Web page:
Welcome to THE GALLERY where we invite you to browse some of the beautiful literature we have in stock here in the Plymouth Proprietary Library.
All of these books are available to borrow and you will be pleased to know we don't specify a date for their return, hence our policy of not issuing library fines.
Complimentary coffee, cake and a tour of the Library will be available at all of our Coffee Mornings on the second Saturday of each month for anyone interested in joining. Annual membership is £60 - payable by cheque or cash - with a reduced rate of £30 for under 25's or students.
QUARTET IN AUTUMN
by Barbara Pym
One did not drink sherry before the evening, just as one did not read a novel in the morning.
In 1970s London Edwin, Norman, Letty and Marcia work in the same office and suffer the same problem - loneliness. Lovingly and with delightful humour, Pym conducts us through their day-to-day existence: their preoccupations, their irritations, their judgements, and - perhaps most keenly felt - their worries about having somehow missed out on life as post-war Britain shifted around them.
Deliciously, blackly funny and full of obstinate optimism, Quartet in Autumn shows Barbara Pym's sensitive artistry at its most sparkling. A classic from one of Britain's most loved and highly acclaimed novelists, its world is both extraordinary and familiar, revealing the eccentricities of everyday life.
THE CONTINUING PURPOSE
by Robin Fedden
A history of the National Trust, its aims and work
THE CONTINUING PURPOSE is the first book to deal fully with the history of the National Trust, its work, and its organisation. Sections are devoted to the story of the Trust's development since its birth in 1895, to the way it works today — how its task is carried out, how land and buildings of national importance are preserved — and finally to its legal framework, administrative machine, and finance.
DESIGNS ON LIFE
by Elizabeth Ferrars
by Claire Rayner
How many hearts will a woman break to reach the top? Lexie Asher had talent and looks, and nerve - but more than that she had charm. And she knew how to get her own way. She could will her own way out of the slums and onto the West End stage. She could will her way out of everything that was poor or ordinary or tedious and make herself a star. And in her quest for fame there was nothing that would get in her way- not even the man she loved or the child she secretly bore.
The Immortal Dinner
by Penelope Hughes - Hallett
Between Christmas and new year of 1817 the eccentric painter, B.R. Haydon, gave a famous dinner party. His guests included three of the greatest literary stars of the age: the poets John Keats and William Wordsworth and the essayist and wit Charles Lamb. They recited poetry, took part in ridiculous antics, indulged in high-minded discussions - with such displays of brilliance that the party became known as the Immortal Dinner.
The ALICE Behind WONDERLAND
by Simon Winchester
In the summer of 1858, in a garden behind Christ Church in Oxford, Charles Dodgson―better known by his pseudonym Lewis Carroll―dressed the six-year-old Alice Liddell in ragamuffin's clothes, draped the folds of cloth low enough to expose her bare chest, asked her to look deep into his eyes―and then snapped the camera's shutter. In The Alice Behind Wonderland, Simon Winchester uses the famous photograph of Alice―notorious for the child's alluring pose―as the launching pad for an energetic and penetrating look at the inspiration behind, and the making of, one of the greatest classics of children's literature: Alice's Adventures in Wonderland. Indeed, Winchester shows that it was Dodgson's photographic love affair with Alice that transformed this shy and half-deaf mathematician into one of the world's best-loved writers. Equally important, this photograph offers a window into Dodgson's troubled Victorian's mind and soul; it is a picture imbued with more meaning than its appearance would suggest. Much like the fictional Alice's world, as the photograph is subject to closer examination, it becomes nothing short of curiouser and curiouser. Alice Liddell as The Beggar Maid was, in short, the muse that would inspire the creation of Alice in Wonderland.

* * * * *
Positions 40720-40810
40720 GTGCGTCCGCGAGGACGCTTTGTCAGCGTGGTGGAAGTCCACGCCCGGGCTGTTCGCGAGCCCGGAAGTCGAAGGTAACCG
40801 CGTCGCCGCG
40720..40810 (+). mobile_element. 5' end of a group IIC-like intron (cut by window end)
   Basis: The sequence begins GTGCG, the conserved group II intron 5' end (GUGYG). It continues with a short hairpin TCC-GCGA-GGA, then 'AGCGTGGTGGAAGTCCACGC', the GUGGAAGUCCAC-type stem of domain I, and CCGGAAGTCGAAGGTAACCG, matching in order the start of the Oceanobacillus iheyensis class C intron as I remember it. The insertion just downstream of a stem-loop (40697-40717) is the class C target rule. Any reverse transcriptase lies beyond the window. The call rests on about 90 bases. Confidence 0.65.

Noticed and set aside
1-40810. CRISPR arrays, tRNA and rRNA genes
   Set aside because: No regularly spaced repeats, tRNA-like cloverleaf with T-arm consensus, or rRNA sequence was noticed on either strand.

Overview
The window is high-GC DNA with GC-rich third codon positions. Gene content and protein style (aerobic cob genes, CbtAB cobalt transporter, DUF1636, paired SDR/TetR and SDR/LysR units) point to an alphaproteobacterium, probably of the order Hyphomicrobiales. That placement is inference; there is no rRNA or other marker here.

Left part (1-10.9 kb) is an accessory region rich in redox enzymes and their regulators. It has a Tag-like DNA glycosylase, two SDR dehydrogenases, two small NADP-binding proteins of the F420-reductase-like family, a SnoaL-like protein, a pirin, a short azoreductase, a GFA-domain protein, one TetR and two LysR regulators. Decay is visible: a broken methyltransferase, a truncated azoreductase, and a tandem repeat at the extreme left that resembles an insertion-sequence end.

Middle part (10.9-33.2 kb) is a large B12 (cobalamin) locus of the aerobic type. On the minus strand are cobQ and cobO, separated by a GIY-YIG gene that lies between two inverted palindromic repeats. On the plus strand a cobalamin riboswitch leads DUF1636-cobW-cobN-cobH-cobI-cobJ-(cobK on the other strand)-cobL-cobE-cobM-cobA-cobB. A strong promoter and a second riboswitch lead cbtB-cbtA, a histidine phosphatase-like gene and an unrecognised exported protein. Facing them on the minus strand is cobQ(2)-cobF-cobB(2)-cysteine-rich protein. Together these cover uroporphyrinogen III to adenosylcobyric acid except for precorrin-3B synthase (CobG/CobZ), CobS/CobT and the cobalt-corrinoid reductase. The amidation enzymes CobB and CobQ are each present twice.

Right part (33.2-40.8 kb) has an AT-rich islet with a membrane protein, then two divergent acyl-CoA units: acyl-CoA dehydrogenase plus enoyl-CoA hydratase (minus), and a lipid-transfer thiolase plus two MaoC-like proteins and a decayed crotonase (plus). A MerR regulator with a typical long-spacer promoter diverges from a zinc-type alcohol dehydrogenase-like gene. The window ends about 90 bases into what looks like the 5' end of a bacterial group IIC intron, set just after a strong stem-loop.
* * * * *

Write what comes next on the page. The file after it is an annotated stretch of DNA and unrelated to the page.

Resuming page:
Deftly engaging with Dogson's published writings, private diaries, and photography, Winchester weaves together the poignant, turbulent, and entirely fascinating story behind Lewis Carroll and the making of his Alice.
by Sarah Gristwood
The secret world of womens diaries
Why do women keep diaries? Is it to record private thoughts they dare not reveal to anyone else? To chart inner despair - as did Rachel Roberts and Virginia Woolf when on the brink of suicide? To achieve the catharsis of strong emotions in times of supreme happiness or danger? Or simply to record some extraordinary event - such as Lady Bird Johnson's evewitness account of the assassination of President Kennedy or Mrs Henry Duberly watching the Charge of the Light Brigade.
The Castle of Otranto
by HORACE WALPOLE
This novel is the story of Conrad, son of Manfred of the house of Otranto. This thrilling tale abounds in adventure, suspense, and supernatural occurrences. Crammed with invention, entertainment, terror, and pathos, the novel was an immediate success and Walpole's own favorite among his numerous works. This work initiated a firestorm in this literary genre and was easily one of the most popular novels published in the late 18th and early 19th century.